For example, data entry validity checking determines whether the data make sense (numbers fall within a range, numeric data FBA strategies (Mace, 1994; Taylor Taylor, city (1990 pop. 70,811), Wayne co., SE Mich., a suburb of Detroit adjacent to Dearborn; founded 1847 as a township, inc. as a city 1968. A small rural village until World War II, it developed significantly in the second half of the 20th cent. & Romancszyk, 1994) and to determine which strategies are most efficient and effective in building intervention plans (Nelson, Roberts Nelson, Robert, 1794–1873, Canadian rebel, b. Montreal; brother of Wolfred Nelson. Like his brother, he was a surgeon in the War of 1812, and with him he entered the Legislative Assembly of Lower Canada in 1827 as a supporter of Louis Joseph Papineau. , Mathur, & Rutherford Rutherford (rŭth`ərfərd), borough (1990 pop. 17,790), Bergen co., NE N.J., a residential suburb of the New York City–N New Jersey metropolitan area; inc. 1881. Several pre-Revolutionary houses remain there. , 1999). Specifically, recommendations have included (a) determining the types of students who should be involved as information sources (e.g., communication skills, cognitive abilities, etc.) (Kern et al., 1995), (b) examining the impact of linking interview questions to classroom conditions (Reed et al., 1997), and (c) corroborating interview outcomes with data from direct observations (Lewis-Palmer, Sugai, & Homer, 1999; Nippe et al. 1998).
Results from the current study contributed to the growing support for the usefulness and accuracy of student-based FBA information. Specifically, students and teachers in high-risk classrooms agreed on reported response classes (79%), behaviors (78%), antecedents (100%), and consequences (91%). Similar to results from other studies (Lewis-Palmer et al., 1999; Nippe et al. 1998; Reed et al. 1997), agreement on setting events was low (21%).
Lewis-Palmer et al. (1999) recommended that further research be conducted to determine which teachers should participate in the FBA process. Specifically, how much knowledge or experience the teacher must have to provide accurate and useful information. The results from this study indicate that the selection of participants who are interviewed is important and must be done carefully. For example, students and teachers in low-risk classrooms had poor agreement across all FBA areas, suggesting that teachers who are observing problem behavior at higher rates have more information about environmental influences. Five non-agreements were response classes identified by the teacher and not the student, and could be due to several factors. First, the interview format for the teacher included a checklist of possible problem behaviors, which could bias teachers toward specific problem behaviors. Teachers often expressed that they had few problems with the target student, but still provided information about past or mi nor behaviors. Future research should focus on re-formatting interview items and questions to emphasize the development of operational definitions of behavior(s) and to improve the validity of the information. Second, the frequency and intensity of behaviors may have been so low that interactions between the teacher and the student were minimized. Consequently, the student would not view his or her behavior as a problem. Direct observation data should be used in the future to determine actual behavioral frequencies and intensities of in high-risk and low-risk classrooms.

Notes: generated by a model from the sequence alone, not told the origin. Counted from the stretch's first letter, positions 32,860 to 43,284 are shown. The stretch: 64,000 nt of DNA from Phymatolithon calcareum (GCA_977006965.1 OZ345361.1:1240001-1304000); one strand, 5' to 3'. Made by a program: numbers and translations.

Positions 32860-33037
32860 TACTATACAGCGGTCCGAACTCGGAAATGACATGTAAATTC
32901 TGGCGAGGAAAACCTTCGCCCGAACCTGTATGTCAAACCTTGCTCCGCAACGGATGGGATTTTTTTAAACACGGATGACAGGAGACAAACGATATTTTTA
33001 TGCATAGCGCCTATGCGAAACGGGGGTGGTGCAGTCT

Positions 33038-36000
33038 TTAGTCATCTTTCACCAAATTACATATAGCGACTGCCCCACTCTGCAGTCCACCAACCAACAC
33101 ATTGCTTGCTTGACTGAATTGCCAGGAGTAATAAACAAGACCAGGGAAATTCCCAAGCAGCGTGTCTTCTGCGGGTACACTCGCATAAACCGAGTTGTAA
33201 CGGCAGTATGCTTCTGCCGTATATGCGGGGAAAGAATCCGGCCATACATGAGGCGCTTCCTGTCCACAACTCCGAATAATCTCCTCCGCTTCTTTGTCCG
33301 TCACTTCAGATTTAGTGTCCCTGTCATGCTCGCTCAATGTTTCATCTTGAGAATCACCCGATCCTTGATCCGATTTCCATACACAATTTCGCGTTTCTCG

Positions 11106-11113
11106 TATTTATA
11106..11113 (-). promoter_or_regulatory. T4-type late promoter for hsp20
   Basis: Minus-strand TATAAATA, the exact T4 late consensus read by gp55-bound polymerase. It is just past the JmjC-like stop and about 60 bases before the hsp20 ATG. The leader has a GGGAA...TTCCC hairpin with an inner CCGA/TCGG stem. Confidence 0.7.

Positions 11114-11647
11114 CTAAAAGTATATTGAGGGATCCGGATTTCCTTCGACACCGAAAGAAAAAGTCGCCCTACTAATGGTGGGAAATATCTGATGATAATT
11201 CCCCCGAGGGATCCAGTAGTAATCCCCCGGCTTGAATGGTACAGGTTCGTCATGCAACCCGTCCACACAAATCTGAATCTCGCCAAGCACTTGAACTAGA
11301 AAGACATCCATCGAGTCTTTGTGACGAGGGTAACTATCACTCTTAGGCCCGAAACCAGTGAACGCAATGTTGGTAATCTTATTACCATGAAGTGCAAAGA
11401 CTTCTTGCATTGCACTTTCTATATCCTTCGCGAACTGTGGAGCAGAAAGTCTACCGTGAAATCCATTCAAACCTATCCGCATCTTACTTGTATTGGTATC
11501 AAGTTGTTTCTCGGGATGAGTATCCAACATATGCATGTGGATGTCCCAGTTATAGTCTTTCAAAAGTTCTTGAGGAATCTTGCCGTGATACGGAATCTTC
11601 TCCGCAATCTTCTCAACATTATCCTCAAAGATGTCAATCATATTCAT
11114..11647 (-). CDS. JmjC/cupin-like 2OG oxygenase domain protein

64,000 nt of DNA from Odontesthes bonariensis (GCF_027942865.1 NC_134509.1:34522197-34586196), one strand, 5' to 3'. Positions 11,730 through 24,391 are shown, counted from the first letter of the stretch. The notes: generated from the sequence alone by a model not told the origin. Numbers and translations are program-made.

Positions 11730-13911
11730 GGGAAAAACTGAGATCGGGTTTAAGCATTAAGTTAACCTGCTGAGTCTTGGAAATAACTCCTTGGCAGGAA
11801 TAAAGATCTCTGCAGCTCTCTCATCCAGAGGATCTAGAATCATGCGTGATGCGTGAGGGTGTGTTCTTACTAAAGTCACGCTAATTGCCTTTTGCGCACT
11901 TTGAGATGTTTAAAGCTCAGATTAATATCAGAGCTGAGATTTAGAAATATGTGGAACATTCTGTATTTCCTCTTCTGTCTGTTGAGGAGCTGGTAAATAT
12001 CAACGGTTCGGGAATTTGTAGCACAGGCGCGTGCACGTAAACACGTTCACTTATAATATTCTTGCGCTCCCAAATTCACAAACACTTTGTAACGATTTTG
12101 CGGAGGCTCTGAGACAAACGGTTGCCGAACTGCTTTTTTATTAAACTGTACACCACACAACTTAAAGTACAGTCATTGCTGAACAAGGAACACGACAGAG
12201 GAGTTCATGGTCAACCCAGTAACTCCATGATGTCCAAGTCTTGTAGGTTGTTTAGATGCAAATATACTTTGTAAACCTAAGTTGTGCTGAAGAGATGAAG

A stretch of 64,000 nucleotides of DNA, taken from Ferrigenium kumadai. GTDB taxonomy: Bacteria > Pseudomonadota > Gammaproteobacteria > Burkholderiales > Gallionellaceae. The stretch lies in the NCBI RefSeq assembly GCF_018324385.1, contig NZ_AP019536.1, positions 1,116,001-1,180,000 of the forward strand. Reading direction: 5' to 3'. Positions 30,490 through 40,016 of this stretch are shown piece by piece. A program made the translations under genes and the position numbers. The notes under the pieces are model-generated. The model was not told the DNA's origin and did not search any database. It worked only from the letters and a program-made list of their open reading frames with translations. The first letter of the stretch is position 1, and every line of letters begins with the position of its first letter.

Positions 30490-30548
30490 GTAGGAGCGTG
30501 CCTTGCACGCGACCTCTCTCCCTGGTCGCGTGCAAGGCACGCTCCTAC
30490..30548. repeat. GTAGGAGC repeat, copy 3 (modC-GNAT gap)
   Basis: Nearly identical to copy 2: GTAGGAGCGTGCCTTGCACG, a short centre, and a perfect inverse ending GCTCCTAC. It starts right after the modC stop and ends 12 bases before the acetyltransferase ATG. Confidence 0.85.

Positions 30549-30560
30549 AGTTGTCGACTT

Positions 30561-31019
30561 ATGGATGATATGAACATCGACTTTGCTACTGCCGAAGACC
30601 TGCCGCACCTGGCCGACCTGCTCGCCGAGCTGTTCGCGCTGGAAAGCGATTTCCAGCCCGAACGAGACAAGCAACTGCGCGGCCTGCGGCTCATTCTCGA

When students were asked about low-risk and high-risk classrooms separately, they were able to discriminate dis·crim·i·nate
v. dis·crim·i·nat·ed, dis·crim·i·nat·ing, dis·crim·i·nates
a. between these classrooms and to provide detailed information regarding the behaviors and antecedent and consequence events. Students identified six response classes that occurred in both classrooms and that also were identified by their teachers. The remaining response classes were unique to one or the other classroom. Future research should examine the context and nature of problem behaviors that occur and are reported across classrooms. In particular, assessments should investigate whether commonly reported response classes have similar triggering antecedents or are affected similarly or differently by setting events. In addition, an examination should be conducted of the competing stimulus control Stimulus control
We refer to stimulus control when a discriminative stimulus changes the probability of a behavior (operant response). The discriminative stimulus comes to control behavior when it predicts something about the consequences of that behavior. features (e.g., curriculum demands, teacher requests, instructional design Instructional design is the practice of arranging media (communication technology) and content to help learners and teachers transfer knowledge most effectively. The process consists broadly of determining the current state of learner understanding, defining the end goal of ) that increase or decrease the likelihood of a behavioral occurrence within and across classrooms.
Several limitations should be noted when considering and applying findings from this study. First, caution should be exercised in extending the results of the study to students and teachers with characteristics that are different from those of the participants of this study. For example, the schools were all suburban and located in the Pacific Northwest, and teacher and students were in middle schools. Future research should focus on the inclusion of students from diverse populations, grade levels, and classrooms. Previous research has recommended investigating exactly what student characteristics are needed to improve the accuracy of information that is provided by students and teachers (Kern et al., 1995; Reed et al., 1997).